ZAHN: All right, doctor, if you would, please stand by, because you and Kate and I are going to try to make as much sense of this as we can. Let's go back to Kate Snow on Capitol Hill who has new information for us now -- Kate.

SNOW: Well, Paula, I wanted to clarify something about Cipro. We were talking a few moments ago about how more than 1,000 people who worked in the Hart office building tested for exposure and they were given a three-day supply of Cipro. I wanted to clarify, they were also told to come back and check back in tomorrow on Thursday with a doctor, not only to get their test results, but then potentially to be given more Cipro. You asked me about that earlier. Why were they only giving a three-day supply? That's your answer on that.

ZAHN: All right, and, Sanjay, let's talk a little bit more about that, because you said the normal course would be 60 days. It wouldn't make any sense for someone to take the stuff for three days. I mean, you're the guy that always tell us that when you're given an antibiotic, you have to complete the course, or you might be building resistance to other antibiotics along the way.

SNOW: Right, and I think there's a pretty logical reasoning that is going on here, Paula. One is that they want to go ahead and treat people until the test come back. If the test do in fact come back positive, continue to treat. If the test come back negative, then I think it's OK to go ahead and stop treatment at this that time. You are right, Paula, I you always hear doctors say complete you're course of antibiotics if they're given. That is in the case of a positive infection. In these cases, we're actually giving -- the doctors down there are actually giving ciprofloxin almost as a prophylactics in the thousands of people that we're hearing about. And then if the tests to come back negative, saying it's OK to stop the antibiotics at this time. The tests do come back within three days, and that's where that where the three-day number comes from.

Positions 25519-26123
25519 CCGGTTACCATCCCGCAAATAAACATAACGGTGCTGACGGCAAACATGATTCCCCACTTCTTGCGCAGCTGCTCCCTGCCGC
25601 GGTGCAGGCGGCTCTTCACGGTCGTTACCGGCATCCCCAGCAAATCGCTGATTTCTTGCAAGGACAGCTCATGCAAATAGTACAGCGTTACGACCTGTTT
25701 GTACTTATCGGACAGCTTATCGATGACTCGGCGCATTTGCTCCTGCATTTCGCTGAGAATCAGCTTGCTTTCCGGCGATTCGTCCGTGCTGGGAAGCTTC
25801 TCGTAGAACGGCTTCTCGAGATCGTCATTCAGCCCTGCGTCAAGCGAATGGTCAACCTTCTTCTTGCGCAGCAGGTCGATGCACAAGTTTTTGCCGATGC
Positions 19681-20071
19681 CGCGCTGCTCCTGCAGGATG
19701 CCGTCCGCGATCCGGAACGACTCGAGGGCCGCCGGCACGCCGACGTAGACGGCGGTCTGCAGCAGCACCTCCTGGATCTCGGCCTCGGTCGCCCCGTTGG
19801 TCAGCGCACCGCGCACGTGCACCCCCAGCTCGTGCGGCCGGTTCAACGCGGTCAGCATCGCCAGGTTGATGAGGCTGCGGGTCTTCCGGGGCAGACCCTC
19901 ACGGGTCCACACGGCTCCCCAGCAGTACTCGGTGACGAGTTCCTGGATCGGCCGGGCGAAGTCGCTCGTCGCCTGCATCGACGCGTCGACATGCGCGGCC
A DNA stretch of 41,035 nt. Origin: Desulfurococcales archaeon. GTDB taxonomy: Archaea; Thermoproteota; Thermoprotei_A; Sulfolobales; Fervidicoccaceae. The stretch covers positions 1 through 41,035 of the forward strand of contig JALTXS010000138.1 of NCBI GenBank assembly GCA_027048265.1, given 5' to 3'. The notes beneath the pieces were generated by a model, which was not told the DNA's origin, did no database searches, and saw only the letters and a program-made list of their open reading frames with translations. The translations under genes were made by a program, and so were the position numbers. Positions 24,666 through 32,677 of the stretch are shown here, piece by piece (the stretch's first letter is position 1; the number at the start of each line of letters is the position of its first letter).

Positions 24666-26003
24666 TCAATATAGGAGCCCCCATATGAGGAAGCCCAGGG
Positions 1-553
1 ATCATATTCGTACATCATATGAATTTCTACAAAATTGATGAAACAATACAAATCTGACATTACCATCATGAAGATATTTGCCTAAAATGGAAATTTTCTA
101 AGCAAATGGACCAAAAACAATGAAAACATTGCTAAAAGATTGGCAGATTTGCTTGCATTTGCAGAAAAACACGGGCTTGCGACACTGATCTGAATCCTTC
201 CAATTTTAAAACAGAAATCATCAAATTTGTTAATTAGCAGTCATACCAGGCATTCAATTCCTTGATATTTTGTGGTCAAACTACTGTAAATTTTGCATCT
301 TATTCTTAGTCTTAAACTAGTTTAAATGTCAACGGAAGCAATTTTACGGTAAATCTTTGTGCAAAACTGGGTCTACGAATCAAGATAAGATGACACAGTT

ZAHN: Yes, well, let's talk about the prophylactics treatment for a moment, doctor, because there is something I don't get at all. I mean, we knew that a lot of the NBC employees were recommended to take drugs prophylactically. And yet, at ABC, ABC News confirmed that in spite of the fact that a 7-month-old tested positive for exposure to anthrax, at least at the time of that news conference, no one had asked for that prophylactics course.

SNOW: I think that has to with the likelihood of exposure, again, Paula, and I don't know enough of the details about the ABC. I do know the 7-month-old was crawling around, supposedly in some spaces. I'm not sure how they're determining quite honestly that other people around there were not exposed. I think that has to do with really likelihoods. I think it's always a good idea to test people at that point, offer the antibiotics, but I think people over at ABC think the risk of exposure, leave alone infection, that the risk of exposure was so small that they are not going to go ahead and treat.